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New national poll reveals public's thoughts on education
eSchool News    Share    Share on FacebookTwitterShare on LinkedinE-mail article
Americans have a number of conflicting viewpoints in their preferences for investing in schools, going head-to-head on issues like paying for the education of the children of illegal immigrants, according to the 2012 annual PDK/Gallup Poll of the Public's Attitudes Toward the Public Schools. There are clear partisan divides over whether children of illegal immigrants should receive free public education, school lunches and other benefits, with 65 percent of Democrats versus 21 percent of Republicans favoring it. Overall, support for providing public education to these children is increasing. Forty-one percent of Americans favor this, up from 28 percent in 1995. More


White House report says 300,000 education jobs lost since 2009
The Hill    Share    Share on FacebookTwitterShare on LinkedinE-mail article
A new White House report says budget cuts have forced state and local governments to cut 300,000 education jobs, a development the administration warns could set back American students. The report which was prepared by the president's Council of Economic Advisors, Domestic Policy Council, and the National Economic Council says that the 300,000 job losses have occurred since 2009, the end of the recession, supporting administration claims that education workers have yet to benefit from the economic recovery. More

Gardens blooming at schools teach lessons
The Associated Press via ABC News    Share    Share on FacebookTwitterShare on LinkedinE-mail article
Gathered in the large garden behind an elementary school here, a group of kindergartners watched as their teacher snipped some basil, let them smell the leaves, and then did the same with oregano. "We do a lot of smelling out there. Looking. Digging," the teacher, LeaAnne Pillers, said. She took her class to the garden two or three times a week after it opened last spring at Moss Haven Elementary, and she's excited to get her new group out among the plants when school starts. More

Public poll finds divided views of Common Standards
Education Week    Share    Share on FacebookTwitterShare on LinkedinE-mail article
State schools chiefs or boards of education in all but four states have adopted the common standards. But if a new national poll is any indication, that doesn't necessarily mean there is flag-waving confidence at the John Q. Public level that the standards will be a potent force for good in our schools. The annual Phi Delta Kappa/Gallup poll of attitudes toward public education finds that only half of those queried think the Common Core State Standards would improve the quality of education in their communities. Four in 10 said the standards would have no effect. Eight percent said they would make things worse, and 2 percent didn't know. More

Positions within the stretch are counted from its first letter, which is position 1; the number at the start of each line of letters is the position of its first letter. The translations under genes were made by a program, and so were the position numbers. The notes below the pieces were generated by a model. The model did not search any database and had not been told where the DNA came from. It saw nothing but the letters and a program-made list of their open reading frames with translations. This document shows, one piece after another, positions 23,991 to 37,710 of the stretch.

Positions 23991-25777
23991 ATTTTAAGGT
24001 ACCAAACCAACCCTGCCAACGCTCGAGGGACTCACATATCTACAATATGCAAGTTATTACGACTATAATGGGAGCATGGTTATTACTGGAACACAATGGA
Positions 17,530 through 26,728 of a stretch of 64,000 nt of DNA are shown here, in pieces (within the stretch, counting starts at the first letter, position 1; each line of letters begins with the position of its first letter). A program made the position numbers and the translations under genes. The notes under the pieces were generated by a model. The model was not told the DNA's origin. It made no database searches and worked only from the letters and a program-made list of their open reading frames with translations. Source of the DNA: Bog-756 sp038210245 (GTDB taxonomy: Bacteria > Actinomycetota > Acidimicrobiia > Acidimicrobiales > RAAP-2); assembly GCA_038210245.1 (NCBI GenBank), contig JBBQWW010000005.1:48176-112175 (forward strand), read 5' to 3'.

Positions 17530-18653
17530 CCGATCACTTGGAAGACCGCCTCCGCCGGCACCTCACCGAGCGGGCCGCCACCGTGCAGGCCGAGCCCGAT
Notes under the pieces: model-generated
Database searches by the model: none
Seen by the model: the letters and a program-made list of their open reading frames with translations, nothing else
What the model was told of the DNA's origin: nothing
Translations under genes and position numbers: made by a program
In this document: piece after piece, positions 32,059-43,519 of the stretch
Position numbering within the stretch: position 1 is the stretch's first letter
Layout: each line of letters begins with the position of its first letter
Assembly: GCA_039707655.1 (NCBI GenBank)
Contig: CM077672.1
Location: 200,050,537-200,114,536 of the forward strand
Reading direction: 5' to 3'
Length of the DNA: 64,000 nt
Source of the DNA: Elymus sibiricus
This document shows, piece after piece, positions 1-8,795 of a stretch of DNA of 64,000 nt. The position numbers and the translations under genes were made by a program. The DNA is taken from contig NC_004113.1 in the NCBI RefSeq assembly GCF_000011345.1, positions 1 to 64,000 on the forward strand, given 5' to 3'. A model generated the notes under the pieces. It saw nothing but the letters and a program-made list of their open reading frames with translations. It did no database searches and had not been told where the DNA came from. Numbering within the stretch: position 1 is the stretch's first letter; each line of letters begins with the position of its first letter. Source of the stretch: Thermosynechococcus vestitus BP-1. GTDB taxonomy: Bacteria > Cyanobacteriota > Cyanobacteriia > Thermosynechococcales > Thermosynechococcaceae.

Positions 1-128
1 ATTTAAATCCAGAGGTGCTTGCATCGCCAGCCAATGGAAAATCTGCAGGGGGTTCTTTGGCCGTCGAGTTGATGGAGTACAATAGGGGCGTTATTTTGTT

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How to turn a classroom into an idea factory
MindShift    Share    Share on FacebookTwitterShare on LinkedinE-mail article
How can we prepare today's students to become tomorrow's innovators? It's an urgent challenge, repeated by President Barack Obama, corporate CEOs, and global education experts like Yong Zhao and Tony Wagner. Virtually every discussion of 21st century learning puts innovation and its close cousin, creativity, atop the list of skills students must have for the future. More

More states requiring students to repeat a grade: Is it the right thing to do?
The Hechinger Ed    Share    Share on FacebookTwitterShare on LinkedinE-mail article
Thousands of third-graders may have a sense of déjà vu on the first day of school this year: The number of states that require third-graders to be held back if they can't read increased to 13 in the last year. Retention policies are controversial because the research is mixed for students who are held back, but a report by the Brookings Institution suggests that at least for younger children who struggle with reading, repeating a grade may be beneficial. More

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A fair education? Military kids struggle with new schools, red tape and high stress
Take Part    Share    Share on FacebookTwitterShare on LinkedinE-mail article
Children in military families often don't have good school experiences. That's because they are one of the country's most transient populations. The average student from a military family will attend schools in six to nine different school systems from kindergarten to their senior year. These kids often deal with emotional issues connected to their parents' deployments and stress from leaving old friends behind. Bureaucratic red tape in some districts prevents graduation, and a slow transfer of records also creates problems. More

For educators, the importance of making meaningful connections
MindShift    Share    Share on FacebookTwitterShare on LinkedinE-mail article
It's Connected Educator Month. There's a flurry of activity among teachers and administrators looking to connect through Twitter and other social media to advance their learning, especially as a new school year looms. As schools gear up and prepare for a new school year with technology increasingly ubiquitous, now's the time to consider how schools can create a positive impact with technology. More

The tech-driven classroom is here, but grades are mixed
Forbes    Share    Share on FacebookTwitterShare on LinkedinE-mail article
In a typical K-12 U.S. classroom, one teacher instructs about 15 to 25 students per class, but cannot possibly divide his or her time evenly among all learners. Some excel, some pass, some are left behind. Enter education technology, the much-touted panacea for all that befalls the American teacher. Hailed as the "great equalizer" for its ability to provide universal access to information via the Internet, ed tech has been, in practice, more hype than reality. More


Classroom warfare: Same-sex classes at public schools ignite a fight